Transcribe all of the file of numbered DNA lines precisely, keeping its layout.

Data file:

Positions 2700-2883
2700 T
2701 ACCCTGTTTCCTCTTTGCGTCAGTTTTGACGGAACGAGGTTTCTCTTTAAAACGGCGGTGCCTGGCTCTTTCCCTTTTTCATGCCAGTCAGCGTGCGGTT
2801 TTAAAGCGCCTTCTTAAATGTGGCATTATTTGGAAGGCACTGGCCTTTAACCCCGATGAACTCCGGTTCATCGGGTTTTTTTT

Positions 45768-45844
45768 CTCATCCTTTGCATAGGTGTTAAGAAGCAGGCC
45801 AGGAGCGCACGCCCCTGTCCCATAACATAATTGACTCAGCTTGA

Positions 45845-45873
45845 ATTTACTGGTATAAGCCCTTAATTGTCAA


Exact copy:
Positions 2700-2883
2700 T
2701 ACCCTGTTTCCTCTTTGCGTCAGTTTTGACGGAACGAGGTTTCTCTTTAAAACGGCGGTGCCTGGCTCTTTCCCTTTTTCATGCCAGTCAGCGTGCGGTT
2801 TTAAAGCGCCTTCTTAAATGTGGCATTATTTGGAAGGCACTGGCCTTTAACCCCGATGAACTCCGGTTCATCGGGTTTTTTTT

Positions 45768-45844
45768 CTCATCCTTTGCATAGGTGTTAAGAAGCAGGCC
45801 AGGAGCGCACGCCCCTGTCCCATAACATAATTGACTCAGCTTGA

Positions 45845-45873
45845 ATTTACTGGTATAAGCCCTTAATTGTCAA